Cerebellar granule cells, which make up the cerebellum, are the smallest and most abundant of all types of neurons in the brain. These cells are known to contribute to motor skills, attention, language and anxiety. A recent study published in Nature shows that these cells can also contribute to our expectations of whether a certain action will result in a positive reward. It’s a discovery that deviates from our previous understanding of how these types of cells function.
To investigate the function of these cerebellar granule cells, the authors used a mouse model of reward and reward anticipation. In this model, mice are trained to press a lever to get a small treat of sugar water.
When the authors looked directly at the electrical activity in the brains of these mice, they saw that some of these cerebellar granule neurons were activated during the lever-pushing task. The peak of neuronal activity coincided with the peak of physical activity for up to 20 percent of the cells. However, not all cell populations fired during the same part of the lever-pushing task, so the researchers wanted to learn more about the neuronal differences between these subpopulations of cells.
Is that good?
The authors in it Nature found that some cells fired preferentially before the reward was delivered. Other cells, meanwhile, had greater responses when the mice pushed the lever and did not receive the expected sugar water reward (called a “left-out reward”). The authors went on to study these two types of cells separately: the cells that responded to the omission of a reward and the cells that fired just before receiving a reward.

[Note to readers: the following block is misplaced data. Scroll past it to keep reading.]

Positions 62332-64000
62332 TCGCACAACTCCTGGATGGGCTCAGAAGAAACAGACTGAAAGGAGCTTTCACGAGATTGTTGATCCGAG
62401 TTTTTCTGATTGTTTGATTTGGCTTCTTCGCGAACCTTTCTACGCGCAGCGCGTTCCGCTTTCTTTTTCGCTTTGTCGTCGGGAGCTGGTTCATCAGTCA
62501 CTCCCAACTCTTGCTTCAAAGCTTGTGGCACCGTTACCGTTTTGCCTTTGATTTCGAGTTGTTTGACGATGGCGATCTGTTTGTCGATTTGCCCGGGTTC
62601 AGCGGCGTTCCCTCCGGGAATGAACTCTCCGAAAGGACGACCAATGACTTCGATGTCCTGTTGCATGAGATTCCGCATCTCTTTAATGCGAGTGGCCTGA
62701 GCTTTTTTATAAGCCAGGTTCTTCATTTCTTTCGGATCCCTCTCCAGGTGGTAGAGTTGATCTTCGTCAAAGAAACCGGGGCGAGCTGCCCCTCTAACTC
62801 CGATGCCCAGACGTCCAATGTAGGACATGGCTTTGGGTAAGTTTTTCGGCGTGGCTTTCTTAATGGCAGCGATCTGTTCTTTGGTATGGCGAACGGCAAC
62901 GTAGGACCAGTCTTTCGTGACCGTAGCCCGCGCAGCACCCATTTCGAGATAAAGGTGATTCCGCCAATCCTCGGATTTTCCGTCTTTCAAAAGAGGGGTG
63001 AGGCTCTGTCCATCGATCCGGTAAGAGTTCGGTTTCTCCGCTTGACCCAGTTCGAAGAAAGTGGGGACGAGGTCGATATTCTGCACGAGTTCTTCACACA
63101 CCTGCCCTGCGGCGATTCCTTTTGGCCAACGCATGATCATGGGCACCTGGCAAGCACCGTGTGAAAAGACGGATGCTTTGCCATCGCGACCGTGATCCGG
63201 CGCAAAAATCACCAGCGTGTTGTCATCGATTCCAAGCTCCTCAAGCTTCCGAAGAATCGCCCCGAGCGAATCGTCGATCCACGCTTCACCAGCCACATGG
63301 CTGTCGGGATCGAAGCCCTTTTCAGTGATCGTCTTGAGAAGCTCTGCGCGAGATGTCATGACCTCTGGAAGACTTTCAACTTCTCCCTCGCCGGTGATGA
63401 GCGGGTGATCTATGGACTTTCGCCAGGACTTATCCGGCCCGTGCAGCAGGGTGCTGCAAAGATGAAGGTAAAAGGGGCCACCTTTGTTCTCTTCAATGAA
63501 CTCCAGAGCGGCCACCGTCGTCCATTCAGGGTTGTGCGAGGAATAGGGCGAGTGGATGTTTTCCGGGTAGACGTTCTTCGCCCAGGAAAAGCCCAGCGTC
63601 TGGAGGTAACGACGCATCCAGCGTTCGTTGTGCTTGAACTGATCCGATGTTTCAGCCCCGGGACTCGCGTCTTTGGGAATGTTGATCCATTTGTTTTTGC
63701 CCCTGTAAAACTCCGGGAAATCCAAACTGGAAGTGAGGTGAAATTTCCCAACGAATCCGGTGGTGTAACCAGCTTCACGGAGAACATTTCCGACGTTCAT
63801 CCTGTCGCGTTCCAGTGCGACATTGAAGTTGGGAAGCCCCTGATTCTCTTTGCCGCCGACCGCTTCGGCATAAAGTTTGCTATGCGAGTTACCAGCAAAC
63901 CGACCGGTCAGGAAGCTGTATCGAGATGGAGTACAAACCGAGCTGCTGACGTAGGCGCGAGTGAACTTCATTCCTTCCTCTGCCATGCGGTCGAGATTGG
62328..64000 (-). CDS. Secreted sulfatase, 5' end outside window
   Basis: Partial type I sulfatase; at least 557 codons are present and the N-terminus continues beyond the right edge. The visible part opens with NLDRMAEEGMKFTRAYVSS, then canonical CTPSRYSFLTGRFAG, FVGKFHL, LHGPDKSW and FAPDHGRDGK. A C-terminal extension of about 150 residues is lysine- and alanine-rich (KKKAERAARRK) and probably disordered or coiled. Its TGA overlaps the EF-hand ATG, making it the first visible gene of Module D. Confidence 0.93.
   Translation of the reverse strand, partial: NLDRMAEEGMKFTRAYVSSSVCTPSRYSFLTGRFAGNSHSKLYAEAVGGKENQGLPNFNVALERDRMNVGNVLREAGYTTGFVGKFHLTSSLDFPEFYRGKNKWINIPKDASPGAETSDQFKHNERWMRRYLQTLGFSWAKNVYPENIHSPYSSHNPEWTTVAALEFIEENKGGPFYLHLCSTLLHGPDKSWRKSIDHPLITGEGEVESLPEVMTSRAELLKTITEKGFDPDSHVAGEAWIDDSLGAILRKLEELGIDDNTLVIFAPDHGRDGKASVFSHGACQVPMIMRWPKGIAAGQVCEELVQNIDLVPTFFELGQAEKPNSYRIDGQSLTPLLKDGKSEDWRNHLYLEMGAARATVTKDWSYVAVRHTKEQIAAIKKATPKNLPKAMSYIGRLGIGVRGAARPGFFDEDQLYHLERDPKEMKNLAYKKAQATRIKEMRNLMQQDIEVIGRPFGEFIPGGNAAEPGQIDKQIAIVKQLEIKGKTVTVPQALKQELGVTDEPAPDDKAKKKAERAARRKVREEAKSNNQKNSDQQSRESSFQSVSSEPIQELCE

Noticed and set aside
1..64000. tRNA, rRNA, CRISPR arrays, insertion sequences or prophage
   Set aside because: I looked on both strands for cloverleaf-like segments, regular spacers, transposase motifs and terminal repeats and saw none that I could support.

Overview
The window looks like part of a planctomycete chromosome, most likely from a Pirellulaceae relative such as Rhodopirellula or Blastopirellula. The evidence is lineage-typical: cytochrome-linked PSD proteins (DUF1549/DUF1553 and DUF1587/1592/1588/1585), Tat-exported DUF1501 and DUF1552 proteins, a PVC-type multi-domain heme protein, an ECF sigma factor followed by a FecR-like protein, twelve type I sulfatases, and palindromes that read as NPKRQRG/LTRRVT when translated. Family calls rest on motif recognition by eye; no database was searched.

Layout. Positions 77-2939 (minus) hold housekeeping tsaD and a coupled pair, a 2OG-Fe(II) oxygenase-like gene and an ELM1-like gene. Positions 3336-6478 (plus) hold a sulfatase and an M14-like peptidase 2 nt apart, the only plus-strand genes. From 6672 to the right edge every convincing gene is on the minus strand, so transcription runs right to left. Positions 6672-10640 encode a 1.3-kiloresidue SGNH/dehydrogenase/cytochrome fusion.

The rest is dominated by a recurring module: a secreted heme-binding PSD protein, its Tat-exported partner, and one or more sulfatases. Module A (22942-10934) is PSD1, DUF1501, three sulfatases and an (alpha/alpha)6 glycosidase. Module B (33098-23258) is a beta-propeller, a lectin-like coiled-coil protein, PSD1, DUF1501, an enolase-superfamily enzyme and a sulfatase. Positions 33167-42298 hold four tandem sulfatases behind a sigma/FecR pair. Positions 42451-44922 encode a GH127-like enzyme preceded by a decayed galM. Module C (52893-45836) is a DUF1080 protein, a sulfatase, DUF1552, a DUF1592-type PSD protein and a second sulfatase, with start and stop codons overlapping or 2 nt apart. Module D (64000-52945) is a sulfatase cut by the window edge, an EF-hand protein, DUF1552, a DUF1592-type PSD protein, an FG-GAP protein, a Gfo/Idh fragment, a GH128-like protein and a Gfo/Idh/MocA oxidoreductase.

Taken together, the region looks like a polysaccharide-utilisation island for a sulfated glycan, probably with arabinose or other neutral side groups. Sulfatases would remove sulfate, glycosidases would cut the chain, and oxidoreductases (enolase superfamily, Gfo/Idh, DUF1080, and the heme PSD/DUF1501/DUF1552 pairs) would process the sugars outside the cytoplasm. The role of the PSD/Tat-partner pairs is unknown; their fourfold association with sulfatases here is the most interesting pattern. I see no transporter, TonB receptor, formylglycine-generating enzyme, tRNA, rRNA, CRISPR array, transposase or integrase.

When they looked at the cell response distribution in the mouse’s cerebellum during the handle-pushing task, the researchers saw that about 5 percent of the neurons fired in response to reward, 12 percent fired with the omission of reward, and 9 percent shot in. anticipate reward. A similar distribution of neuronal responses was found when mice were trained in an entirely different reward task, suggesting that those cells were not involved in the lever-pushing activity. Instead, this division of cells is common in mice and is generally involved in reward-related tasks.
The authors then took a closer look at the firing of the neuron. They tracked the activity of individual neurons as the mice learned to perform reward tasks. After six days of training, they saw that neurons with the strongest reward anticipation responses were the same neurons that had only responded after a reward was delivered while the mice were training. This suggests that the role of those neurons is shifting from recognizing a treat to anticipating a treat.
The neurons that responded most strongly to the omission of a reward at the end of training were the same neurons that responded to the omission of a reward earlier in the training. Again, these observations suggest that the cerebellar granule neurons are specialized in terms of their responses to reward or lack of reward.
This paper contributes new information to the neuroscience understanding of how we respond to rewards. It shows that neurons are specialized to fire during different parts of a reward-related task: some neurons respond strongly in anticipation, others fire when they get the expected reward, and another group fires when the reward doesn’t appear. As neuroscientists continue to characterize the brain, the synthesis of these kinds of function-specific findings should eventually help build a general picture of how different brain regions interact and function.
Nature2017. DOI: 10.1038/nature21726 (About DOIs)